Imperium Pelagi, a Naval Lyric. Epistles to Mr. Pope, Concerning the Authors of the Age. Sea-Piece. the Foreign Address

Imperium Pelagi, a Naval Lyric. Epistles to Mr. Pope, Concerning the Authors of the Age. Sea-Piece. the Foreign Address

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This historic book may have numerous typos and missing text. Purchasers can usually download a free scanned copy of the original book (without typos) from the publisher. Not indexed. Not illustrated. 1854 edition. Excerpt: ...caution: wisdom, coldness of temperature, and sometimes ill-nature, are mixed in this. I shall choose one instance that includes them all. In points of speculation he rarely aflirms or denies any thing positively, though he is best able to do it: he knows nothing, but is of such an opinion on most occasions; by which, one thing he means, is, to call younger men fools, (who delight in a more sanguine style, ) and thus artfully to gratify his disaflection to them. He is all disaflection: Ispeak in general. He loves nobody, because formerly, very probably, his good inclinations have been abused; besides the affections as naturally contract in the evening of life as flowers at the departure von. 11. 2 G of the sun. Now, he that loves none enjoys none, nor is loved or enjoyed by any. He is pusillanimous, from decay of spirits, and the blows of fortune. Now, pusillanimity is the want of hope, and hope is the cordial of life. He is querulous, which is the voice of pusillanimity, and an infallible source of contempt. He is illiberal, as knowing how hard it is to gain, and how easy to lose; as, likewise, from a growing passion for the security of to-morrow; whereas to-day is the mistress of youth. Now, illiberality is the source of hatred, as generosity_is of love. He is immodest; I mean, hardened to the eye, and unaffected with the opinion, of others, because he disesteems them, and disesteems them, because he knows them; and praise and dispraise we disesteem, when we disesteem those from whom they come. Now, this immodesty is a source both of hatred and contempt. Besides, virtue is always enfeebled by a neglect of praise, which is a food of it. He is talkative, because his largest scenes lie backward; and his talk on the past is always a censure..show more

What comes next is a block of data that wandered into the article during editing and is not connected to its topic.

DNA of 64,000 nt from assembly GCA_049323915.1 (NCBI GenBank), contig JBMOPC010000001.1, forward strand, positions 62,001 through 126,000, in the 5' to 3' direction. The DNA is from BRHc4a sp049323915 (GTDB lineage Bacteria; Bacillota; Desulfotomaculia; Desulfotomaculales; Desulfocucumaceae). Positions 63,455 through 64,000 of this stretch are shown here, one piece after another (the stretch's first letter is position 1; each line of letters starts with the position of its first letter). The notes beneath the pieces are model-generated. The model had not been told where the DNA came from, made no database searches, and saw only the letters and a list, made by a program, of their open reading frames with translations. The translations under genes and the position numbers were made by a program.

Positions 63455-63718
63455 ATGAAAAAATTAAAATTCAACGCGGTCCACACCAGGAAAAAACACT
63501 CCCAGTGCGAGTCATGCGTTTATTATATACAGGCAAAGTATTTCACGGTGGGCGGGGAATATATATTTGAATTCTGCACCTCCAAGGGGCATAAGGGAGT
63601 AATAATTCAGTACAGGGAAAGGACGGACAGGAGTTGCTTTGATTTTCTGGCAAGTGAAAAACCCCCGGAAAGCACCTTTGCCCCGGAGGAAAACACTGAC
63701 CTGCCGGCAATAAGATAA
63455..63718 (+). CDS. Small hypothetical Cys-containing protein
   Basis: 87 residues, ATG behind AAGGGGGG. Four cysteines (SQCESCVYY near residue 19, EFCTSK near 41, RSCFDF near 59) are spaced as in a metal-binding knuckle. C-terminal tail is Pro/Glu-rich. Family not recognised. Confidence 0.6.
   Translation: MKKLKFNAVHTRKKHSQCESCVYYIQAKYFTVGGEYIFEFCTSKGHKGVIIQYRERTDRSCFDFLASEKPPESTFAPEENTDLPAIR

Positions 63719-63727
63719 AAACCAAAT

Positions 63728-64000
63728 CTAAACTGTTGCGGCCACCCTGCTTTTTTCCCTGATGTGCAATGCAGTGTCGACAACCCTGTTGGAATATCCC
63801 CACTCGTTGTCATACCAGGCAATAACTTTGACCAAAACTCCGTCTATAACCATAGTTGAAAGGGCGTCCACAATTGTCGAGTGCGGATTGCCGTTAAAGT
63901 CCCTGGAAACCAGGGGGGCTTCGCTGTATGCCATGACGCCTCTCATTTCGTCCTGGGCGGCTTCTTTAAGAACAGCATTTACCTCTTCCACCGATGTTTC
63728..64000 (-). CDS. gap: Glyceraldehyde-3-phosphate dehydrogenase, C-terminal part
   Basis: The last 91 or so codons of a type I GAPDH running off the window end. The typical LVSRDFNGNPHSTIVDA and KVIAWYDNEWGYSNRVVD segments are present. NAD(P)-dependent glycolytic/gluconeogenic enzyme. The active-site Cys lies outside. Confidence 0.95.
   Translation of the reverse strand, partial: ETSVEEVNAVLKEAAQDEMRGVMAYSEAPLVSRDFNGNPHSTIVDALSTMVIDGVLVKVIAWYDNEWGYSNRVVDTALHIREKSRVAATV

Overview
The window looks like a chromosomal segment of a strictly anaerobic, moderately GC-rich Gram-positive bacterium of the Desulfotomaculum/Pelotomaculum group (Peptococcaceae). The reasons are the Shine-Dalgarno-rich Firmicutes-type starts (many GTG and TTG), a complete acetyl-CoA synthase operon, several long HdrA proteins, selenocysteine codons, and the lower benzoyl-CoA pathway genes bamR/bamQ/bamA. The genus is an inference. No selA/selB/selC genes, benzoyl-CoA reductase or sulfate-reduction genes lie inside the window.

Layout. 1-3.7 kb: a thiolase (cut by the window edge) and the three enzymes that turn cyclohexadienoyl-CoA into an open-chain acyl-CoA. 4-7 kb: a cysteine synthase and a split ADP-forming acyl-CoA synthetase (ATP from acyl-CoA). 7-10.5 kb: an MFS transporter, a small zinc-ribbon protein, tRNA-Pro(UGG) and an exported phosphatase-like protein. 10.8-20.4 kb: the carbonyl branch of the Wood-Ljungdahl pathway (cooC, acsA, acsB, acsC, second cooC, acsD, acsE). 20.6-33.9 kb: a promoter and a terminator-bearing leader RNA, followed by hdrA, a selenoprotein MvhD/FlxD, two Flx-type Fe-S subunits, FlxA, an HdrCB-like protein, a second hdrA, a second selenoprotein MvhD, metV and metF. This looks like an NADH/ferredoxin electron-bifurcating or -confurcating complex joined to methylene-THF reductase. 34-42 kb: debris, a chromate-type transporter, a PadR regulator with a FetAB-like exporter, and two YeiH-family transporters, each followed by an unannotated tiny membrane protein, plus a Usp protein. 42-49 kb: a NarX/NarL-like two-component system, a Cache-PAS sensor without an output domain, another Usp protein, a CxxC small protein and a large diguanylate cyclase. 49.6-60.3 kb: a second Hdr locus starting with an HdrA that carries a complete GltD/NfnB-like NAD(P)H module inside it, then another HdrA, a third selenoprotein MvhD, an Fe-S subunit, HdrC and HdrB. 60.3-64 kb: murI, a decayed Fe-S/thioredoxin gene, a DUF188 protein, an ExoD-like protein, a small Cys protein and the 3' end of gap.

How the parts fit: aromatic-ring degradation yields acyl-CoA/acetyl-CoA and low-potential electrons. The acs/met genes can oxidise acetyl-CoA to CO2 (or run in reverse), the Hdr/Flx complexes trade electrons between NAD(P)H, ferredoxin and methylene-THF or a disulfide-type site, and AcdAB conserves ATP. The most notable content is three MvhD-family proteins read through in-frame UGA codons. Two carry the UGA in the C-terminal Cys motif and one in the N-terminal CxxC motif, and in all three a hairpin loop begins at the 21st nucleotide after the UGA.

Product details

  • Paperback | 206 pages
  • 189 x 246 x 11mm | 376g
  • Rarebooksclub.com
  • United States
  • English
  • black & white illustrations
  • 1236966074
  • 9781236966070